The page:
“There’s a lot to be said for the advancement of technology for the deaf and hard of hearing,” he said. “But it still has a way to go. And nothing will beat a live, in-person interpreter.”
He said his best friend is deaf, but his voice-to-text feature on the friend’s devices does not recognize him. “Alexa is not having it,” said Jacobs. “And he speaks pretty clearly.”
DeVore set up a dark curtain and lighting in her bedroom so that her hands and face would be more visible to viewers. (Contrasting clothing worn by interpreters is a necessary cliché, but she notes that interpreters often go a bit crazy at industry conferences wearing loud Hawaiian or concert T-shirts.)
Viewers of Page’s press conferences might notice that the interpreter once stood next to Page against a backdrop of flags.
They moved the interpreter’s space off to the side in front of a dark curtain to provide a little more distance and to make the interpreter more visible. The interpreter appears inside a video overlay on the screen.
Interpreter Jesse Schlueter, who now interprets most of Page’s press conferences, said that though most interpreters themselves don’t want to be in the spotlight, one benefit to their visibility is that it’s made people and government agencies realize that accessibility, though required by law, is important.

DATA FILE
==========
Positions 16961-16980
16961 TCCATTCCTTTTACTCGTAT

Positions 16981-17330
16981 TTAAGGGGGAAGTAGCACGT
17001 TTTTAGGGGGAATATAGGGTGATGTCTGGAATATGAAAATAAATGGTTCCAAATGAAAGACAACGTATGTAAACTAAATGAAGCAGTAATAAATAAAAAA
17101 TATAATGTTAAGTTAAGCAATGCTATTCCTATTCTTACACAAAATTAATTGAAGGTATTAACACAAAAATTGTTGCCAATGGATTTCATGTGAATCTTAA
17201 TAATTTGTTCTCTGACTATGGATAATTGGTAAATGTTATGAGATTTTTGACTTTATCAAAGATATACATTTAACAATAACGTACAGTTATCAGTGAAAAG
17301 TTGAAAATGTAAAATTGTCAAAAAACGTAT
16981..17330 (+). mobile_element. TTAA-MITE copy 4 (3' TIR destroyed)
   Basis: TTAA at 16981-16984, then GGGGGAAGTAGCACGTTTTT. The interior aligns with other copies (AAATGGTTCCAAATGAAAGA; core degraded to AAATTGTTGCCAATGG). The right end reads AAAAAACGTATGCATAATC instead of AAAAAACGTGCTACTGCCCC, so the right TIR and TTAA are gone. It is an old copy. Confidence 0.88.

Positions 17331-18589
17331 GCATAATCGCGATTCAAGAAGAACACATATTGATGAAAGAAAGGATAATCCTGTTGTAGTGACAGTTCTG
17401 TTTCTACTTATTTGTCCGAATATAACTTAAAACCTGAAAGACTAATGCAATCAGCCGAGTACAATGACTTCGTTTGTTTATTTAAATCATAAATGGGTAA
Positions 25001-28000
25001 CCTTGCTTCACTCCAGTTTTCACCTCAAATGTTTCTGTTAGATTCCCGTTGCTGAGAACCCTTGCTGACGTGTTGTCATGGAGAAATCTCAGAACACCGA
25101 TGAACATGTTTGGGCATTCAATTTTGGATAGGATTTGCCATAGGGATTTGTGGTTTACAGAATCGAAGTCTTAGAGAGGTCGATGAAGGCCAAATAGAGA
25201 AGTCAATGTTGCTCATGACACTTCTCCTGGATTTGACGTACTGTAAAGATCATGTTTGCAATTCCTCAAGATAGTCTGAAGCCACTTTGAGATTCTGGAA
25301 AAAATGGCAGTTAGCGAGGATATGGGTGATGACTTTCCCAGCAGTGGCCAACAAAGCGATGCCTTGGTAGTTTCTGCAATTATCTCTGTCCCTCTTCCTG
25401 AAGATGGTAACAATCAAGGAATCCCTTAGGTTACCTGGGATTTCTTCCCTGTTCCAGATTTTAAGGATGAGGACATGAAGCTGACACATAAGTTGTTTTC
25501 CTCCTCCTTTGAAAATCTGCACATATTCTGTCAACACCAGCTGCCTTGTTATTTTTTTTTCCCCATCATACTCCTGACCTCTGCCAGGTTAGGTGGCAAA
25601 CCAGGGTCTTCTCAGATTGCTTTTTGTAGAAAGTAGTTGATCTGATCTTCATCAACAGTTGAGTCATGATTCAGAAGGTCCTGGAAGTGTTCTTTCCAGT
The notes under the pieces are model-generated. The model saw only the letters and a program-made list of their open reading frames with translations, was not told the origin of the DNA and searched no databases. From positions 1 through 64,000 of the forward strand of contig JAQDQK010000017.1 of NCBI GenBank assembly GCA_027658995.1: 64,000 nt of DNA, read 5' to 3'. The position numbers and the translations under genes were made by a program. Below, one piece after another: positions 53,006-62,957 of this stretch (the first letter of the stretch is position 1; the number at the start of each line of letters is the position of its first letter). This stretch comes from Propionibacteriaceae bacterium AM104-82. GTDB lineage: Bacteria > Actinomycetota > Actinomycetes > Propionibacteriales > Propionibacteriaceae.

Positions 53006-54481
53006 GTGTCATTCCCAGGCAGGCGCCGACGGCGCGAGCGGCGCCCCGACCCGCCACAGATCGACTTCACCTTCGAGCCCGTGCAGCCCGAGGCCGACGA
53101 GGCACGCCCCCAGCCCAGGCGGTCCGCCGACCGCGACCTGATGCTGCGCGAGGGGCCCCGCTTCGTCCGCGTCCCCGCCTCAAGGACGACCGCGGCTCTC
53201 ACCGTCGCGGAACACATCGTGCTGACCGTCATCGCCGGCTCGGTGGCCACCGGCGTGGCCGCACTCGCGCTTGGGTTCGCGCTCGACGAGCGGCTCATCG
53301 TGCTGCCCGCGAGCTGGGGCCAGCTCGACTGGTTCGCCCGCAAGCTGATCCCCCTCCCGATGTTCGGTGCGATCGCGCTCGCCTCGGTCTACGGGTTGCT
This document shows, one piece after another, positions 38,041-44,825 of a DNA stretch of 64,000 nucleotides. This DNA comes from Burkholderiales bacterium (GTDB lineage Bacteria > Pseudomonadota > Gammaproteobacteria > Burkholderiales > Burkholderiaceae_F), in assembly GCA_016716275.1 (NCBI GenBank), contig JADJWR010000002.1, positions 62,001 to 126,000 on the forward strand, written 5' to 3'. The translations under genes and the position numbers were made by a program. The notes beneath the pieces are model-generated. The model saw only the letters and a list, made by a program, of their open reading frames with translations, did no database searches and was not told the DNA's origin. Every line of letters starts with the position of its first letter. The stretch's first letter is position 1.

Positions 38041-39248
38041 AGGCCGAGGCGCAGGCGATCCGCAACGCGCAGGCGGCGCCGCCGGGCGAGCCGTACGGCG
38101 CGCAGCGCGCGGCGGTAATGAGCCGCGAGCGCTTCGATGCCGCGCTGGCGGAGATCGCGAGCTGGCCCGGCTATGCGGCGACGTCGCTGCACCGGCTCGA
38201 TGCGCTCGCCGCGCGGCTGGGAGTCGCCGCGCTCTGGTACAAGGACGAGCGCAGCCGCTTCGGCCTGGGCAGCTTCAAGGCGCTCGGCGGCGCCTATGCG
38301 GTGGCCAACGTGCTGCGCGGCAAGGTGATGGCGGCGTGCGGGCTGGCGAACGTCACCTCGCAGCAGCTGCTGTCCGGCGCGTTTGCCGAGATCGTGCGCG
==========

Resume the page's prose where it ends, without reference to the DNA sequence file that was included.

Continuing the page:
“A deaf person requesting access through an interpreter or captions is the same as a hearing person requesting audio,” he points out. “Deaf people deserve the access that you and me take for granted every day.”
Schlueter’s wife, Lee Jackson, is deaf, and he sees the access issues when they go to a movie and the captioning device runs out of batteries, or when the captions on newscasts are inaccurate, delayed or missing altogether.
He was at first overwhelmed by the attention he got by being so visible.
“If it wasn’t for the deaf community, I wouldn’t be on TV. I’m there for them, not for me. It puts it out there that there’s many people that need this.”
Rebecca Pursley often interprets for Krewson’s Facebook live updates. “As an interpreter, I am the accommodation to ensure equal access and opportunity,” she wrote in a statement. “I hope one of the unseen benefits of the COVID-19 pandemic will be the normalization of interpreters being seen clearly on screen and in the public.”
Meanwhile, hearing people can help by simply being more aware and understanding. Businesses can have clear masks available to employees who might need them to talk to a customer. Everyone can learn some new signs, or call television stations to advocate for better captioning services.
Colleen Burdiss is an independent living specialist at Paraquad. She and her husband are deaf, and they have learned to advocate for themselves while out and about in the community. Not everyone can do that, advocates say. Burdiss’ job involves advocating for others.
She recently heard from a deaf and partially blind woman who was hit by a customer who thought she was ignoring her.
“There’s a fear there that people have in the beginning,” she said. “They don’t know what to expect of people’s behavior. I just say, please be kind. Some people have invisible disabilities.”
Prechtel, the DEAF Inc. director, said their 5-year-old son and 2-year-old daughter have learned to pull down their masks while talking to their parents in public.
“They were doing that in the first couple of months,” she said. “That’s how easy it is to educate yourself. When you educate yourself, you become aware, and it’s an easy thing to do.”
'If it wasn't for the deaf community, I wouldn't be on TV. I'm there for them, not for me. It puts it out there that there's many people that need this.'
Interpreter Jesse Schlueter